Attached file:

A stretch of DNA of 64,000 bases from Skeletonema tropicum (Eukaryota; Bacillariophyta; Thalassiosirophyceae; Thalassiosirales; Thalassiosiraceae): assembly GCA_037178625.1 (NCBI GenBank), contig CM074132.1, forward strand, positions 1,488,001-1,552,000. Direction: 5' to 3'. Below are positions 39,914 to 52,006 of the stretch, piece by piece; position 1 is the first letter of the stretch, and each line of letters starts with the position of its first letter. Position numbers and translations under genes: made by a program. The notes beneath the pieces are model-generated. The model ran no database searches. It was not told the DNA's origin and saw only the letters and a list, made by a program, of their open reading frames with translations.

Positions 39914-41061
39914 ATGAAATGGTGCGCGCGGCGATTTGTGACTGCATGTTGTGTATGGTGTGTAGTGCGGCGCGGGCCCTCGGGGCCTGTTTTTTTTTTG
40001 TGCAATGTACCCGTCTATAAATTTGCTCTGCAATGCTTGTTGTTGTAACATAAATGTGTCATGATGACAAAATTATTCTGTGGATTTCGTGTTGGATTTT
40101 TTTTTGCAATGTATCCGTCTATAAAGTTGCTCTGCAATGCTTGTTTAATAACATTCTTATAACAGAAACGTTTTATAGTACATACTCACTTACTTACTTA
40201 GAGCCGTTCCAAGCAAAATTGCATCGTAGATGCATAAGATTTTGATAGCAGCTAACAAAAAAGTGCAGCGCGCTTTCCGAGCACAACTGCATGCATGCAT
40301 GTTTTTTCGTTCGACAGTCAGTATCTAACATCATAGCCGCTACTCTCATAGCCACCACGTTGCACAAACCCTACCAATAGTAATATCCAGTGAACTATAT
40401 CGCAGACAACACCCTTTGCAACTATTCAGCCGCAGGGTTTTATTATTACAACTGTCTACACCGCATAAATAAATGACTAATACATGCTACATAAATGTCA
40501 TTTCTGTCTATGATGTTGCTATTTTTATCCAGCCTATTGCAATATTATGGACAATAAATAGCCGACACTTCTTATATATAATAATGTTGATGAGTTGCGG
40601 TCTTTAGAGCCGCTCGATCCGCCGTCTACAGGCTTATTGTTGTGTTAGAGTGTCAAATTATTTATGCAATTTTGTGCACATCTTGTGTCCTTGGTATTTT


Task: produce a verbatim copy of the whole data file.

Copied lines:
A stretch of DNA of 64,000 bases from Skeletonema tropicum (Eukaryota; Bacillariophyta; Thalassiosirophyceae; Thalassiosirales; Thalassiosiraceae): assembly GCA_037178625.1 (NCBI GenBank), contig CM074132.1, forward strand, positions 1,488,001-1,552,000. Direction: 5' to 3'. Below are positions 39,914 to 52,006 of the stretch, piece by piece; position 1 is the first letter of the stretch, and each line of letters starts with the position of its first letter. Position numbers and translations under genes: made by a program. The notes beneath the pieces are model-generated. The model ran no database searches. It was not told the DNA's origin and saw only the letters and a list, made by a program, of their open reading frames with translations.

Positions 39914-41061
39914 ATGAAATGGTGCGCGCGGCGATTTGTGACTGCATGTTGTGTATGGTGTGTAGTGCGGCGCGGGCCCTCGGGGCCTGTTTTTTTTTTG
40001 TGCAATGTACCCGTCTATAAATTTGCTCTGCAATGCTTGTTGTTGTAACATAAATGTGTCATGATGACAAAATTATTCTGTGGATTTCGTGTTGGATTTT
40101 TTTTTGCAATGTATCCGTCTATAAAGTTGCTCTGCAATGCTTGTTTAATAACATTCTTATAACAGAAACGTTTTATAGTACATACTCACTTACTTACTTA
40201 GAGCCGTTCCAAGCAAAATTGCATCGTAGATGCATAAGATTTTGATAGCAGCTAACAAAAAAGTGCAGCGCGCTTTCCGAGCACAACTGCATGCATGCAT
40301 GTTTTTTCGTTCGACAGTCAGTATCTAACATCATAGCCGCTACTCTCATAGCCACCACGTTGCACAAACCCTACCAATAGTAATATCCAGTGAACTATAT
40401 CGCAGACAACACCCTTTGCAACTATTCAGCCGCAGGGTTTTATTATTACAACTGTCTACACCGCATAAATAAATGACTAATACATGCTACATAAATGTCA
40501 TTTCTGTCTATGATGTTGCTATTTTTATCCAGCCTATTGCAATATTATGGACAATAAATAGCCGACACTTCTTATATATAATAATGTTGATGAGTTGCGG
40601 TCTTTAGAGCCGCTCGATCCGCCGTCTACAGGCTTATTGTTGTGTTAGAGTGTCAAATTATTTATGCAATTTTGTGCACATCTTGTGTCCTTGGTATTTT